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Employee or Independent Contractor - Which Test to Use?


Recently, I have received numerous questions from clients about whether particular workers are employees or independent contractors.  This issue is on the minds of many people, because the U.S. Departments of Labor and Treasury last year announced a joint initiative to “crack down” on companies that misclassify employees as independent contractors.  Some state governments have undertaken similar initiatives.  The penalties for misclassification can be severe – back payroll taxes, overtime wages, unemployment compensation and workers compensation premiums, and other penalties.

But, whether a worker is an independent contractor or an employee is not always an easy call to make.  Each situation turns on the facts.  Further complicating matters is the fact that different governmental agencies use different tests to determine the correct classification.  While all of the tests are similar, it is important to note that there are some differences between them. Notwithstanding that fact, most people utilize the IRS test when making a classification decision.

The potential problem with this approach was illustrated in the recent 1st DCA case, Brayshaw v. Agency for Workforce Innovation.  There, the Agency for Workforce Innovation, the Florida state agency that handles unemployment compensation appeals, decided that the workers at issue were independent contractors.  In making that decision, the Agency relied on the Florida common law test developed in the 1950’s and  1960’s.  The appellants, workers who were seeking unemployment compensation benefits, appealed, and argued that the Agency should have applied the IRS test.  The 1st DCA decided that the Agency had used the correct test, because the Florida unemployment compensation statute makes specific reference to the common-law test.

The lesson here is that classification problems can be difficult to evaluate, not just for companies, but also for their employment and tax lawyers.  If a company has any doubt about its decision to classify a particular worker as an independent contractor, it should contact outside counsel to assist with the complicated analysis.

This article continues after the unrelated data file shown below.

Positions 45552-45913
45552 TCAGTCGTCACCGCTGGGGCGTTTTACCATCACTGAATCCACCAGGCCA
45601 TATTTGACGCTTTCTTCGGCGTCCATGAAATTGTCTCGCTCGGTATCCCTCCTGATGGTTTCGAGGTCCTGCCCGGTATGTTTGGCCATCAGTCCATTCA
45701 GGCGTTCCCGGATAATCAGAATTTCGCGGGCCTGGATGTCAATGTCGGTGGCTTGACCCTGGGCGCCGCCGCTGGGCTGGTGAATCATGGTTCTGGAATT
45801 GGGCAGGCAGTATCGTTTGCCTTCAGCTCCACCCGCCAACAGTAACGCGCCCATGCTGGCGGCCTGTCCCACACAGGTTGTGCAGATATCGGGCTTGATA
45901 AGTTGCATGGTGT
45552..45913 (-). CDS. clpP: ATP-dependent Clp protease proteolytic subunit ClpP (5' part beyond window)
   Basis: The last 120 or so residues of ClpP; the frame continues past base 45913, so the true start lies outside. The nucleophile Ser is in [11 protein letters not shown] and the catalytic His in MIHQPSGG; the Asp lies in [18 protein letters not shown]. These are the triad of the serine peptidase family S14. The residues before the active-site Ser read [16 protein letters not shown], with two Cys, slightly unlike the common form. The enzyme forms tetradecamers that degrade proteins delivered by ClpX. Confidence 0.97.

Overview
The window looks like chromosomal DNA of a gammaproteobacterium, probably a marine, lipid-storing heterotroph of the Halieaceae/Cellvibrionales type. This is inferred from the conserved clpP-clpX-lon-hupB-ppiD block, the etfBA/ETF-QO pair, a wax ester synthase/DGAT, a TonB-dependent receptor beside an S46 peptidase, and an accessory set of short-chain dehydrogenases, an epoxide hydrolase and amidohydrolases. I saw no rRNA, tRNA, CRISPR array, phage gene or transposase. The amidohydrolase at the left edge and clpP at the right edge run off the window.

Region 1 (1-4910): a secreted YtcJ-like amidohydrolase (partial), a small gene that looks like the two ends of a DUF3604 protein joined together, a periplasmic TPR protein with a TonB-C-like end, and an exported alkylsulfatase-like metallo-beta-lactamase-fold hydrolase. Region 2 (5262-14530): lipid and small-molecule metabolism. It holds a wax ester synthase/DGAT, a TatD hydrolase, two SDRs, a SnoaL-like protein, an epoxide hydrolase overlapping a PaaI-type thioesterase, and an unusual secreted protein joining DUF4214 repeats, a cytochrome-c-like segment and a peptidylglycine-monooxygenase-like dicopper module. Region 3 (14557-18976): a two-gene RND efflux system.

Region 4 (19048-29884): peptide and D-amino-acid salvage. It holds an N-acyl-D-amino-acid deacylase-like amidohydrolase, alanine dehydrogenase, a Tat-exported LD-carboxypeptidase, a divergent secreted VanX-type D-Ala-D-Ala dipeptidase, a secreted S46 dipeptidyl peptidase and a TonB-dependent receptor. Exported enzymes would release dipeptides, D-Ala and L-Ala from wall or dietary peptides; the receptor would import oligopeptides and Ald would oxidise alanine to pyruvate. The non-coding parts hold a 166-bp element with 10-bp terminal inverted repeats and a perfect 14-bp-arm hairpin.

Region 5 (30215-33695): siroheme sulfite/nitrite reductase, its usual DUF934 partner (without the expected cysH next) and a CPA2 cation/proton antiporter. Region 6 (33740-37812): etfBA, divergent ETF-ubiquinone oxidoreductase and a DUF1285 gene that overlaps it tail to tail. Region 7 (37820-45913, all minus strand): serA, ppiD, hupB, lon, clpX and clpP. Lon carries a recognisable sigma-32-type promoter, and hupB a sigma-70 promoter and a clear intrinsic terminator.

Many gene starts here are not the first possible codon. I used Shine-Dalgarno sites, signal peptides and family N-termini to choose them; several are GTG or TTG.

Governor Scott Proposes Pro-Employer Unemployment Compensation Bill


Florida's governor, Rick Scott, has submitted a proposal that would significantly revise Florida's unemployment compensation statute

Not surprisingly, the Republican governor's proposed changes would benefit Florida's employers.  Among the proposed changes are the following:

  • The statute would be "neutrally construed" between claimants and employers, rather than "liberally construed" in favor of claimants
  • The definition of "misconduct" would be broadened to expressly include:
    •  any behavior that adversely affects the employer's best interests, irrespective of whether the conduct occurs at the workplace or during working hours
    • chronic absenteeism or tardiness
    • willful violation of a state regulation
    • neglect that jeopardizes the safety of others
    • violation of an employer's rule, with certain exceptions
  • Periods of time during which a worker receives pay in lieu of notice or severance pay would not count as periods of unemployment
  • Claimants would have to complete a skills review course within 14 days of applying for benefits
  • The rules on the admission of hearsay evidence at unemployment hearings would be loosened
  • The maximum number of weeks a claimant could collect unemployment benefits would be reduced to 20 (from 26), and the minimum would be 12 weeks (assuming an unemployment rate of 5 percent or less).

We can expect Democrats and labor groups will vigorously oppose these cost-saving proposals as "heartless" and "draconian."

Let the debate begin.

 
 
 
 
 

The Florida Employer

Reporting employment and immigration law developments that affect Florida employers.

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Michael W. Casey III, Kevin E. Vance, Mark J. Beutler, and Teresa M. Maestrelli practice labor and employment law, with a particular focus on labor and employment litigation, including Title VII, ADEA, ADA, Florida Civil Rights Act, and whistleblower claims, as well as non-compete litigation, in state and federal trial and appellate courts in Florida and throughout the United States. They also represent employers before the National Labor Relations Board (NLRB), the National Mediation Board (NMB), the U.S. Department of Labor, including the Wage and Hour Division and the Occupational Safety and Health Administration (OSHA), the Equal Employment Opportunity Commission (EEOC), and various state and local agencies, as well as in arbitrations, collective-bargaining negotiations and union representation elections. Hector A. Chichoni practices in the area of US and global immigration law. He chairs Duane Morris's Florida Immigration Practice. The editors of Chambers USA 2010 also selected Mr. Chichoni as a "Leader in the Immigration Field." He has represented a vast number of corporate and individual clients throughout his career ranging from premier US health care organizations, Fortune 100 and Fortune 500 companies, multinational corporations and universities to doctors, professors, researchers and students. His international experience includes handling matters relating to export controls and global corporate compliance and business transactions. He has represented clients in a wide variety of cases before the US Immigration Court.
© 2009- Duane Morris LLP. Duane Morris is a registered service mark of Duane Morris LLP.
The opinions expressed on this blog are those of the author and are not to be construed as legal advice.